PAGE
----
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Archive for January 2020

Turkey Tracks: Best EPP Tip of the Year!”

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Turkey Tracks:  January 31, 2020

 

Best EPP Tip of the Year

 

I’ve been working on this English Paper Piecing project for about a year.  It’s the “36-Ring Circus” pattern by Jo Anne Louis.

It has been VERY slow going, and I realized I am avoiding it whenever I can.

Why?

The curves are really hard to manage, especially when sewing a block into the rows of six blocks.

 

Tara Faughnan in THE COLOR COLLECTIVE, from Sewtopia, to the rescue!

Tara taught in a recent month’s project to use ARTIST TAPE on the FRONT of the block to hold the seam placement firm.

Artist tape is used to mount watercolor art to mats in order to frame them.  The tape is heavier and stickier than something like the blue tape one can when painting a room.  Though blue tape might also work—but maybe wouldn’t be reuseable???

After one places the tape, one then does a flat back stitch on the back side of the piece—and it works best to just keep that line of stitching very narrow.

Wow!  Now this project is going much faster, with much less stress.

And the tape worked well to insert the block into the row as well.  Two more blocks, and I’ll have two rows of six done.

Here’s an image of what this quilt will be like when done—though I am attempting to use Cotton+Steel/Ruby Star Society fabrics for the centers and solids for the rest.

Written by louisaenright

January 31, 2020 at 8:59 am

Turkey Tracks: My Sugaridoo QAL Rows So Far

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Turkey Tracks:  January 29, 2020

My Sugaridoo QAL Rows So Far

We have a number of new quilters at Coastal Quilters these days.  Our CQ president, Tori Manzi, who is an internet wizard, found this Bernina-sponsored Sugaridoo QAL (quilt-a-long) and encouraged CQ members to do it.  A bunch of us are…  This QAL is meant to teach all kinds of quilty methods and lasts for a year.

Irene is Sugaridoo—and she quilts and designs patters, is multi-lingual, and lives in the Netherlands.  She is also totally adorable—a very happy and sunny personality.

You can join up anytime—all the info is on the Bernina website.

Here is the schematic for the year—you can see that each row has an accent piece in the dark grey.  I am doing this rainbow version in Kona solids, but there is another version as well.

We have completed three rows now: 1, 5, and 12.  Row 1 is made with the freezer paper method, which I have grown to really like.  The other two rows really need to be pieced.

There is a FB page where people can discuss progress and post images.  There is a lot of discussion there about seam size versus unit size in order to create blocks and rows that measure correctly.  Irene, though, keeps telling everyone “not to worry,” that it will all work out.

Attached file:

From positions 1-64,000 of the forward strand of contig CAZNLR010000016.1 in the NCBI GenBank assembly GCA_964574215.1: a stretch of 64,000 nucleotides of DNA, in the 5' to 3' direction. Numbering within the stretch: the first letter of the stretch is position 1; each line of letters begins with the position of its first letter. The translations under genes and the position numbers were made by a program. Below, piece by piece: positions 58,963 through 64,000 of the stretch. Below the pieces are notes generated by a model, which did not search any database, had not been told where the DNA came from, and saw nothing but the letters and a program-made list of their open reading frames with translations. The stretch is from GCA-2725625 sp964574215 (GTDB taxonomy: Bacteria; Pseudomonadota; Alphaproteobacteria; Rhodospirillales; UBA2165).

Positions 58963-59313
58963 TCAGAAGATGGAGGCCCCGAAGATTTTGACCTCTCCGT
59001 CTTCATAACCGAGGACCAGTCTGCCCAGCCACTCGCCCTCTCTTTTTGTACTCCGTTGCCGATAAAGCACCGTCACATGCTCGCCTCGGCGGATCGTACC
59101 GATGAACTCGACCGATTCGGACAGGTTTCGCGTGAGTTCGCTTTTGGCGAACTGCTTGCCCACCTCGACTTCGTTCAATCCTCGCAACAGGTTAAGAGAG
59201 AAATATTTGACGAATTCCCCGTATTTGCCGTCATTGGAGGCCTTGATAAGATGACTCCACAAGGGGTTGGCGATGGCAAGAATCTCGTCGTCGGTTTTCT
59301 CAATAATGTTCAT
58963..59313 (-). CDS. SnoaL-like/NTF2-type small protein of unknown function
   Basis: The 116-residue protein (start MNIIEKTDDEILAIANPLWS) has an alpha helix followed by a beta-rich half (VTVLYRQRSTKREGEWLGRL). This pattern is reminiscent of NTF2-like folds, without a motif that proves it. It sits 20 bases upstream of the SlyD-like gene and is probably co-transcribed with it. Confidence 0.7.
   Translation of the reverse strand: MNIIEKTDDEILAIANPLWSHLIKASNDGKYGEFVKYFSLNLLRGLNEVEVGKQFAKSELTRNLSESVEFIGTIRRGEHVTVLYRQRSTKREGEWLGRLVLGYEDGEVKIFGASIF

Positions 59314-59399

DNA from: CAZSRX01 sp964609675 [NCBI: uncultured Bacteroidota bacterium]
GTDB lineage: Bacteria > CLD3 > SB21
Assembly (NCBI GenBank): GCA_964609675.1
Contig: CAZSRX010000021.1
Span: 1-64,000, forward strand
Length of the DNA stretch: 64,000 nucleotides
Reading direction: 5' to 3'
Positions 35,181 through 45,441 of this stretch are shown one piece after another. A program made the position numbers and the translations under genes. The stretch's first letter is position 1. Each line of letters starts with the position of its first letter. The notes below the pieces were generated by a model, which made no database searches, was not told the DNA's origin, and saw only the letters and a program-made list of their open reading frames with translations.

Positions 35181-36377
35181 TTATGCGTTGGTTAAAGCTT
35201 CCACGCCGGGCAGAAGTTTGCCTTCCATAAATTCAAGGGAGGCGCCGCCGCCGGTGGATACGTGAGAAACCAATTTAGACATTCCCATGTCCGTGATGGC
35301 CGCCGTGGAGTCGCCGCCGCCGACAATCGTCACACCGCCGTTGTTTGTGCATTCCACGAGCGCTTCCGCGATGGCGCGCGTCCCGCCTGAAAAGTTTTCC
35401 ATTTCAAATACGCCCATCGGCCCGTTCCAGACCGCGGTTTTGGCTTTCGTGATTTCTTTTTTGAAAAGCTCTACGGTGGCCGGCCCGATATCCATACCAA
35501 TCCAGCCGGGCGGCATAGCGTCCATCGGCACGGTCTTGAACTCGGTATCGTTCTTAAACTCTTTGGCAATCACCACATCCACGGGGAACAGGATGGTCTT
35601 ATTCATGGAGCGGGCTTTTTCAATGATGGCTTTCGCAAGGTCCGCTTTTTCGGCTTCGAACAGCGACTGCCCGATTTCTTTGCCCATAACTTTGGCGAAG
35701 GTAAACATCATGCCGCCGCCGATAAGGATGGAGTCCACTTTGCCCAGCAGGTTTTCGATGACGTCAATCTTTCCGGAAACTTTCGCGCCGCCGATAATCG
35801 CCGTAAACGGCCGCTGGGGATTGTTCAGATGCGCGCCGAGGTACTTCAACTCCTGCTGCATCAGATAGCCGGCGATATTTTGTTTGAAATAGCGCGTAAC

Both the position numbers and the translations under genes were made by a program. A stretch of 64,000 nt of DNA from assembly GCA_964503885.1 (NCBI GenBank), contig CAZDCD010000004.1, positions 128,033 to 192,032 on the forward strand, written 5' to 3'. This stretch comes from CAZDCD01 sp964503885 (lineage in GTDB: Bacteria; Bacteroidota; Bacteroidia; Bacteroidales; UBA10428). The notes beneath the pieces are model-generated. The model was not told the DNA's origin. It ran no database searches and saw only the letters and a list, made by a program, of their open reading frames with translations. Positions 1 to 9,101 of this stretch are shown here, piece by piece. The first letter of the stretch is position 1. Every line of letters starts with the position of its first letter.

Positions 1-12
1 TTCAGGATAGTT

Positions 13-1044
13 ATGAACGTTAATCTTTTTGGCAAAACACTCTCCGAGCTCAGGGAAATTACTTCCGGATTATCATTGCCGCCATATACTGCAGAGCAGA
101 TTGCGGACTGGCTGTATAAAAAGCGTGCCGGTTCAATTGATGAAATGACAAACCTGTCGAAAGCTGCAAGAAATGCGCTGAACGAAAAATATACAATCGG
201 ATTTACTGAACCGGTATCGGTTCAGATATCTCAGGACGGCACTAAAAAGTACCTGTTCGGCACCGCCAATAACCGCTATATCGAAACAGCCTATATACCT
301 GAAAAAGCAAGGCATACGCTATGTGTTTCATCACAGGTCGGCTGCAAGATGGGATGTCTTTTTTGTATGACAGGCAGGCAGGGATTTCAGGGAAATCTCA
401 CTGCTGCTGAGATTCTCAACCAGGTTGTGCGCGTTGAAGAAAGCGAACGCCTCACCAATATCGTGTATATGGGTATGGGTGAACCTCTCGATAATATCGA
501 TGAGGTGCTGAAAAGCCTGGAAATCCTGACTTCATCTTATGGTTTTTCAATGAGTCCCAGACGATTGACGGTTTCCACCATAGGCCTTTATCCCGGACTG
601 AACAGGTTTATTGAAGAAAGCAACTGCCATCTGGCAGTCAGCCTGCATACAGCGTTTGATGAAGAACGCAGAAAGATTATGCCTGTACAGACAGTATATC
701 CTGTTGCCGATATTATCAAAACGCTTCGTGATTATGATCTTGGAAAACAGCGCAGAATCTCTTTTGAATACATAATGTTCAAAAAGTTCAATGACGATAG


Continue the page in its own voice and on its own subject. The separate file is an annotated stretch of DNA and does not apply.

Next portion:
The finished quilt will be something like 70 by 90 inches.

I seem to be doing two quilts however…

I’m not sure how that happened…

I’m using Cotton+Steel/Ruby Star Society colored fabrics with their neutrals as much as I can.  Who knows how this work out within the rainbow design.

Here are some close-ups of the novelty fabrics:

 

 

 

 

Written by louisaenright

January 29, 2020 at 9:53 am

Turkey Tracks: AC Slater and His Yellow Ball

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Turkey Tracks:  January 28,2020

AC Slater and His Yellow Ball

AC Slater carries this yellow ball with him everywhere.

He carries it—or whatever toy he can find—to greet visitors.

But the ball is his “go to” toy.  His favorite.  It used to light up in the dark when in motion.  No more.  But it still squeaks—a high-pitched sound he adores.

I am asked to throw it for him many, many times each day.  But he does understand when I’ve had enough.

 

 

 

 

For the past 2 days I have not taken him to the dog park.  We have a warm spell, and there is too much mud.  And too much thawed you-know-what.  I get it that some people do not want to walk in the snow and risk slipping on underlying ice, but…

AC gets a fair amount of running in my woods—and he loves to go out to tree whatever squirrels have ventured out.  But he’s also VERY social and loves seeing the other dogs at the dog park.  And, the people.  He loves people.

The sun has come out and all is bright and shiny—but the snow has mostly melted away.  It is colder, so I will check later to see if the dog park mud is frozen.  If not, maybe I’ll take the chuck-it thrower and some balls elsewhere so he has some time dedicated to just him.

He may have acquired an allergy to meat proteins—but more on that for another day.  Meanwhile, he is happy, affectionate, and continues to enrich my life.

Written by louisaenright

January 28, 2020 at 9:13 am

Turkey Tracks: A Kitchen Treat!

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Turkey Tracks:  January 26, 2020

A Kitchen Treat

I had a pair of kitchen shears that came with a very good set of knives many years ago.  I’ve taken the shears to be sharpened many times, but gradually, they just become beyond help.  I finally gave up.

Can I say that this very reasonable kitchen shears purchase is BEYOND satisfying.  They are awesome.  I had forgotten how much I really enjoy having a SHARP and STRONG pair of kitchen shears.

Yes, a real treat as I use them all the time.

 

Gerior Heavy Duty Utility Come Apart Shears

 

Written by louisaenright